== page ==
Sunday, May 06, 2007

Getting closer to the finish line: The first step to revise the Commentary on Article 7 of OECD Model

The OECD Committee on Fiscal Affairs (CFA) has issued on 10 April 2007 a highly expected discussion draft on a revised Commentary concerning Article 7 (Business profits) of the OECD Model Tax Convention. The discussion draft, which follows the release on 21 December 2006 of a revised Report on the Attribution of Profits to Permanent Establishments, is essentially designed to improve certainty on the interpretation of existing treaties based on the current text of Art. 7. This draft represents the first of the last steps of the OECD in developing an authorised OECD approach (AOA) to the attribution of profits to permanent establishments (PEs).

Historical background
The topic of attribution of profits has been in the OECD agenda already for more than 6 years and the more attentive readers may well recall that it was also one of the general topics of the 2006 IFA Congress in Amsterdam. During the Conference, Prof. Philip Baker presented the conclusions of the IFA General Report which highlighted that on the countries surveyed domestic law and treaty law are largely in conformity, but that no consensus was found as to the correct interpretation of Art. 7. Accordingly, this lack of consensus is further emphasized by the absence of guidance, and also by the abundance of disputes and attribution theories in the countries surveyed.

The First step
Taking into account the many areas covered by the PE Reports, the OECD concluded that it would perhaps not be necessary to make substantial changes to the Commentary. The idea of rewriting the existing Commentary is to provide clarification, without fundamentally altering the basic principles on which it is founded. As such, the proposed Commentary incorporates several of the conclusions of the 2006 Report that according to the CFA, “would not conflict with previous versions of the commentary”. A question remains as to whether we are faced with a major change of the Commentary disguised of clarification.

In fact, OECD member countries should follow the Commentary on the Articles of the Model Tax Convention, as modified from time to time [emphasis added], when applying and interpreting the provisions of their bilateral tax conventions that are based on these Articles. Commentaries made after a treaty is concluded may be considered not be in the same category as Commentaries in place at the time the treaty was concluded. But that is not to say that later Commentaries are to be excluded altogether from the interpretation process.

The following are arguments in favour of using later Commentaries when interpreting a treaty concluded. First, there is no rule that anything that happens after the treaty is concluded is irrelevant. Secondly, refusing to take later Commentaries into account can result in such Commentaries being frozen in time and therefore failing to adapt to changes in business or technology. Thirdly, it is common for national legislation to be interpreted to take account of later developments. There is no rule that the same should not apply in interpreting tax treaties. Finally, if later Commentaries are not used, the result could be a different interpretation of identical wording in treaties entered into at different times.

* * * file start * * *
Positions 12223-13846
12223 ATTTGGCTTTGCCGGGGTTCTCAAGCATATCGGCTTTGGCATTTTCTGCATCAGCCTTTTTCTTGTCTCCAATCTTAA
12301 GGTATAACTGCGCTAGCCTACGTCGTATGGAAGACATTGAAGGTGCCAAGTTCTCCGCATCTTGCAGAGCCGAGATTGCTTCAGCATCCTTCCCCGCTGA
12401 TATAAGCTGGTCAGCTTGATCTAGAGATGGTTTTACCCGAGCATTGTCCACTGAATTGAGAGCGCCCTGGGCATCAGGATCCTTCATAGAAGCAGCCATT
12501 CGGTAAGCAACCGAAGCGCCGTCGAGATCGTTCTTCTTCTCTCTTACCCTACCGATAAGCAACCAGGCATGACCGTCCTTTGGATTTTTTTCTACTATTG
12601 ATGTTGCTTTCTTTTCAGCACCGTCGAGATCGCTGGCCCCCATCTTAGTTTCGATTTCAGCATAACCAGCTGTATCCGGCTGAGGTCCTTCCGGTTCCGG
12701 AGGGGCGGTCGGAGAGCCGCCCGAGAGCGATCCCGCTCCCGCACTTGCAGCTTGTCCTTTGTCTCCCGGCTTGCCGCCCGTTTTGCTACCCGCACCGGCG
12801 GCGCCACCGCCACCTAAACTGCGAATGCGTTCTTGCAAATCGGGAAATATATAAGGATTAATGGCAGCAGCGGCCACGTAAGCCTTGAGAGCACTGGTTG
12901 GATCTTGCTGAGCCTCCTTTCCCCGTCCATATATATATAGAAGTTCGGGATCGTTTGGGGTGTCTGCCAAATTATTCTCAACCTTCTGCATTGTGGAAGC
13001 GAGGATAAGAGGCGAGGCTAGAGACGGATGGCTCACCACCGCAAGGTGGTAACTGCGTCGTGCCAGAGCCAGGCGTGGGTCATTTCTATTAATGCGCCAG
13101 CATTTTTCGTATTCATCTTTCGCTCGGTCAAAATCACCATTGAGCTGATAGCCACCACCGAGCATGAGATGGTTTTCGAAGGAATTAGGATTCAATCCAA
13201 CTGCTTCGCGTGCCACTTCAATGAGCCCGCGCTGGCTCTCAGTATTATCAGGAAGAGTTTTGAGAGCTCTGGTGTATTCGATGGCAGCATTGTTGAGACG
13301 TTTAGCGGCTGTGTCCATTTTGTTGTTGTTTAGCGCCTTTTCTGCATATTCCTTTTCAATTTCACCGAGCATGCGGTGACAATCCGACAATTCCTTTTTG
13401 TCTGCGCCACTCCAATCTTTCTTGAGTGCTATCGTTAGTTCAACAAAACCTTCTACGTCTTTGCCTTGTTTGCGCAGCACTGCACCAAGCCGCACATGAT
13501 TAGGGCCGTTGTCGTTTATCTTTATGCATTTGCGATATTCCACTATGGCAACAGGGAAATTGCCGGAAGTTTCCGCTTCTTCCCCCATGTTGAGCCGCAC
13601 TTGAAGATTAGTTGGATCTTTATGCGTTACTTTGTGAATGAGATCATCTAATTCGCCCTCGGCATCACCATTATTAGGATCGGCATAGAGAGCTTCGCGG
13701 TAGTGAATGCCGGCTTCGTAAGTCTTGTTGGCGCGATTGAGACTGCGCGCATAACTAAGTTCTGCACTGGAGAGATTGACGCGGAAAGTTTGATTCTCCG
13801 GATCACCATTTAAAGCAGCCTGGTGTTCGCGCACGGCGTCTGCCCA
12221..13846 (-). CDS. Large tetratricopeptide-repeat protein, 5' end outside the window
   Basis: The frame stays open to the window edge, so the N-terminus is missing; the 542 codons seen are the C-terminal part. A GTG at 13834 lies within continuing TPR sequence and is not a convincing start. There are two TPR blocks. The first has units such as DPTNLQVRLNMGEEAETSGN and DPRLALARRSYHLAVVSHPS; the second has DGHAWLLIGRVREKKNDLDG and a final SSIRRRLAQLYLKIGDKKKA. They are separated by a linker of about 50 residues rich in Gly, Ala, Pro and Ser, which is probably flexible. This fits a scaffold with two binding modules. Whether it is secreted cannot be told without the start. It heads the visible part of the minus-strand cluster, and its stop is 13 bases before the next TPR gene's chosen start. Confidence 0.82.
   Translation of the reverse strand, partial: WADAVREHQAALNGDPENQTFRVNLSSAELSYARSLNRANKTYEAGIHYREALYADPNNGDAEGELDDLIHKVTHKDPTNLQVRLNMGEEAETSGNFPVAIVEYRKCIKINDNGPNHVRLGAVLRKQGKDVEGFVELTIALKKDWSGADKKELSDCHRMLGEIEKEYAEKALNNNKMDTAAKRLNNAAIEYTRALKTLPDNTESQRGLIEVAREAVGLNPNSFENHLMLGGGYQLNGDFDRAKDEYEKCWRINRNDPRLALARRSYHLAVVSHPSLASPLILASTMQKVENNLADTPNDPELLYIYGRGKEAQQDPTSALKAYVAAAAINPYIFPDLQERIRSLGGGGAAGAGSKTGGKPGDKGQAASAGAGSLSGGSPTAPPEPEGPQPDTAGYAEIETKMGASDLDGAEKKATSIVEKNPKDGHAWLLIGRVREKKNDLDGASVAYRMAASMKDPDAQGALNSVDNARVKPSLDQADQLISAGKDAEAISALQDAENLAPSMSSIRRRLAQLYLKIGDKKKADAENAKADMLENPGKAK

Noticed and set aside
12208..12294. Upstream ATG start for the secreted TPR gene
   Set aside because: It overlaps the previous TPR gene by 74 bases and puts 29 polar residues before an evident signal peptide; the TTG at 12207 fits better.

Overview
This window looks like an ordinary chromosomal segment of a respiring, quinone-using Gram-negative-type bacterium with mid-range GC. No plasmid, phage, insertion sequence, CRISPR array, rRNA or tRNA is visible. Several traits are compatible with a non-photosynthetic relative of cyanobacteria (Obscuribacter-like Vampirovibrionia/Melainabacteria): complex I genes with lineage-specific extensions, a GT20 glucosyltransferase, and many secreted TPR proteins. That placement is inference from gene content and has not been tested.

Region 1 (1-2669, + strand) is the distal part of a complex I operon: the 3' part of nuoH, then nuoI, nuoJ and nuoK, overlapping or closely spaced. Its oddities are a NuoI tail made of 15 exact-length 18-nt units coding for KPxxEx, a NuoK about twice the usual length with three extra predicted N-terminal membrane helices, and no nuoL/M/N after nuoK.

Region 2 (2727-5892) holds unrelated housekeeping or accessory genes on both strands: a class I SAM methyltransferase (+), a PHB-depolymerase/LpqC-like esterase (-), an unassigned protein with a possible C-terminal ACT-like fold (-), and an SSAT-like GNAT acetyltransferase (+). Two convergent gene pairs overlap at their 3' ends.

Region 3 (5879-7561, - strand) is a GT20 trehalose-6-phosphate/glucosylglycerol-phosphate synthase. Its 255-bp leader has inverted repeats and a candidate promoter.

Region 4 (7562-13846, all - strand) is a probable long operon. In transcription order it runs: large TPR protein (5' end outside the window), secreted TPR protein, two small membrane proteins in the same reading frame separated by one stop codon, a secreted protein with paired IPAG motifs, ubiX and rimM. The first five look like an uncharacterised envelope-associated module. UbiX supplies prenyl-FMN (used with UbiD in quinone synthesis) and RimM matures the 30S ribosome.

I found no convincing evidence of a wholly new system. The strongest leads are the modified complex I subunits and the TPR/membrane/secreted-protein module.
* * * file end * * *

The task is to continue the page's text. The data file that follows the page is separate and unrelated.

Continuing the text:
In determining the use of later Commentaries in any particular circumstances, it is important to differentiate between (substantial) changes that fill gaps in the existing Commentaries or amplify the existing Commentaries and changes that simply record a treaty practice or clarify an already existent element. It is therefore expected a period of uncertainty as to whether the courts of OECD member countries will accept that the AOA (as included in the draft) is consistent with the wording of existing articles based on Art. 7.

The step still ahead
The step still ahead consists of an alternative form of wording for Art. 7 (and commentary), which is expected to be released shortly. This option, which supports more clearly the adoption of the AOA across the board, has its disadvantages and advantages.

A problem remains that once adopted it will still be a question of years to such text (i.e. new wording of Art. 7) is incorporated into the real treaties, unless a practical solution is found.

In a recent article, Avery Jones and Philip Baker discussed the possibilities to devise a simple system for amending the wording of many tax treaties in a short period of time. In “multiple amendment of bilateral double taxation conventions” (BIFD -2006 no. 1 ; p. 19-22), the authors look at some possible solutions to the problem of the bilateral nature of tax treaties and how to overcome some constitutional limitations of the procedure of concluding tax treaties. In that regard, the authors propose that the OECD adopts multilateral framework agreements for amending existing treaties. Interestingly, the authors refer to the adoption of the AOA as a “good example of the need for a method to amend the wording of large numbers of tax treaties”. Time will tell if new developments will arise in this area.